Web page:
- The Vilani Empire did this with the civilizations of planets it added. This included molding the civilization to fit the Vilani culture.
- Classic Adventure 2 Research Station Gamma. After the planet Vanejen was re-contacted by the Third Imperium, the Imperial Navy showed uncommon (for them) discretion by giving the planet more scientific knowledge and advanced technology in a gradual manner so it wouldn't cause culture shock.
- The Hiver Federation is known for manipulating low-tech species to accelerate their development and form cultures friendly to them. Some suspect them of doing the same to humaniti, and in fact after the collapse of the Third Imperium they openly teach some of their tech to the Reformation Coalition.
- In Mindjammer this is the Commonality's preferred method of assimilating lost colonies, usually starting by installing a local Mindscape node. Though some planets are deemed "unacceptable" and quarantined for some time. They also have a habit of letting Corporacies do most of the work.
- Warhammer 40K: The Tau are willing to share their advanced plasma rifles with some of their auxiliaries, though of course they don't give them the tech to build them.
- In Myriad Song the Syndics uplifted all of the Myriad races, but treated most of them as slaves. Still, many revere them as "the Patrons".
- Mass Effect
- In Spore the player can do this on planets they visit by planting a Monolith there. If there are already civilized beings, they'll soon achieve spacefaring status; if not, a random animal species will be quickly evolved to that level.
- Star Ocean The Last Hope
- Edge gives some Green Rocks to 1950s alternate Earth so they can make an antimatter reactor. It ends up destroying the entire planet. This encourages Edge to sponsor the UP3 (Underdeveloped Planet Protection Pact) to prevent this sort of thing from happening in the future.
- As Star Ocean The Last Hope is a prequel, the other Star Ocean games mention the UP3 occasionally and have to work around its restrictions.
- In Wildstar the Dominion uplifted the Draken and Chua so that they could serve the empire. In the Chua's case they took to advanced technology so well that after strip-mining their homeworld in less than a century they became the Dominon's top scientists and mechanics.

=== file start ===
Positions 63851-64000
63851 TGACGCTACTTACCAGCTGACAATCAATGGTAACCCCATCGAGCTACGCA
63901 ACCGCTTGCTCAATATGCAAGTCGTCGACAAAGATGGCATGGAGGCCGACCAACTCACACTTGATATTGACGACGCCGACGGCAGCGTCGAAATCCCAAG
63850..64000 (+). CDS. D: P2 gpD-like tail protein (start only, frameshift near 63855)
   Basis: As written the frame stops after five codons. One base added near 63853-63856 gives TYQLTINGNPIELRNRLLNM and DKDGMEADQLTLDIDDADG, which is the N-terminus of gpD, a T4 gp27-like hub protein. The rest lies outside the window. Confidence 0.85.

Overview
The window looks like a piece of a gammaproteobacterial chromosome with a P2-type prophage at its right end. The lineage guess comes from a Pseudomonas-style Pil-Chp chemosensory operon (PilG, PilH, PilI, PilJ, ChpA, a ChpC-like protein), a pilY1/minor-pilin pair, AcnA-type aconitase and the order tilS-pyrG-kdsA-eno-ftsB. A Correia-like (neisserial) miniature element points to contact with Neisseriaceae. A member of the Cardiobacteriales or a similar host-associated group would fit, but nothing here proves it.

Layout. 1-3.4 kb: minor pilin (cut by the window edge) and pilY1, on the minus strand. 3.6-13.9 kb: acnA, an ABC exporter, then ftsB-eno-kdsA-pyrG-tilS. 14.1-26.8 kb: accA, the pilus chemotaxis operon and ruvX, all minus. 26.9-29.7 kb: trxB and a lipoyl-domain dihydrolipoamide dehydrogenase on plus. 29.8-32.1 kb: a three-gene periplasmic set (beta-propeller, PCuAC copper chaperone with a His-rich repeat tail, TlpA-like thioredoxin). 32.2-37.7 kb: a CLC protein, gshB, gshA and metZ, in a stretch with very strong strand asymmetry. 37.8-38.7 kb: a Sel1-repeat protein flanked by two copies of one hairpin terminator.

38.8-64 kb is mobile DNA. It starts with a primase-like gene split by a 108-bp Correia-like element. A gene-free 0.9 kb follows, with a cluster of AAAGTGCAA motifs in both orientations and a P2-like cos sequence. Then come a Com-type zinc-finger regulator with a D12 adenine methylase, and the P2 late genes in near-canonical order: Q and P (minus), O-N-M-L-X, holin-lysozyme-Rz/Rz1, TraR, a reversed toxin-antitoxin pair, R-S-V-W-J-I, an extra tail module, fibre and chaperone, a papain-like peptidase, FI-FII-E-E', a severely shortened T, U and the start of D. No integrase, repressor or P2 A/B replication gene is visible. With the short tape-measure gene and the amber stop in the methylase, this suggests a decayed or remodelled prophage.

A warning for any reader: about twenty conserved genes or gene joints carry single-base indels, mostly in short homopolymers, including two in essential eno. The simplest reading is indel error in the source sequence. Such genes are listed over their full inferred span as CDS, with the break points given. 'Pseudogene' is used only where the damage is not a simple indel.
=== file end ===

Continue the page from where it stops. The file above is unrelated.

- In Galactic Civilizations the Arceans gave humanity the blueprints to a Warp Gate, which suspiciously had no "off" switch, but instead humans combined it with their fusion technology (which the Arceans may have wanted to take by invading) to develop a ship-portable hyperdrive. They then gave hyperdrive and fusion to every sapient species they could contact, and then the game begins.
- Schlock Mercenary: While hiding out on a primitive planet the company chaplain convinces Kevyn to build a robot to uplift the natives, unfortunately they throw it in a volcano.
- In Terinu the Varn used this as their justification for conquering most of the sentient species in known space. When they tried this on humanity, who was already more advanced than most of the Varn's previous clients, we fought back and incited rebellions among the other races.
- Quentyn Quinn, Space Ranger, it seems to be the Empire of the Seven Systems' preference with newly contacted species. And frequently worked into the frequent Author Tracts.
- At the end of the arc parodying Star Trek Cmdr. Quinn tells a member of a species that the Federation left to the mercy of a Planet Eater because they were pre-spaceflight that the Empire will help them rebuild, and that their presence will no doubt screw up what was left but at least they'll treat them like people.
- Another time, a member of a species the Empire had contacted fifty years earlier accused the Rangers of destroying his civilization by downloading blueprints for Matter Replicators into their network and causing an economic collapse. Quinn retorted that the real reason for the collapse was the native oligarchy's use of fiat currency to pillage the commoners, and that he had given them the technology they needed just to survive.
- In Orion's Arm, many Terragen polities have done as such to both Xenosophont clades and lost Terragen colonies. The To'ul'h for instance have largely integrated into Terragen society. And there are also colonies that forsook technology under the protection of a greater polity such as the Metasoft Version Tree's Baseline Preserves or many of the domains of the Caretaker Gods, though there is one story where a Caretaker manipulates eir charges into acquiring an Encyclopedia Everythingia from a visiting anthropologist.
- The first appearance of Kang and Kodos on The Simpsons was a segment in the inaugural "Treehouse of Horror" episode offering a parody of the aforementioned Twilight Zone episode. In this one, the twist is that the aliens really are beneficent; it's Lisa's skepticism that robs mankind of their promised aid.
- In Adventures of the Galaxy Rangers, two aliens (the Kiwi Zoso and the Andorian Waldo) from pacifist races trade hyperdrive technology for humanity's assistance in resisting The Crown Empire.
- Historically, this usually ends badly for the lower-tech civilization.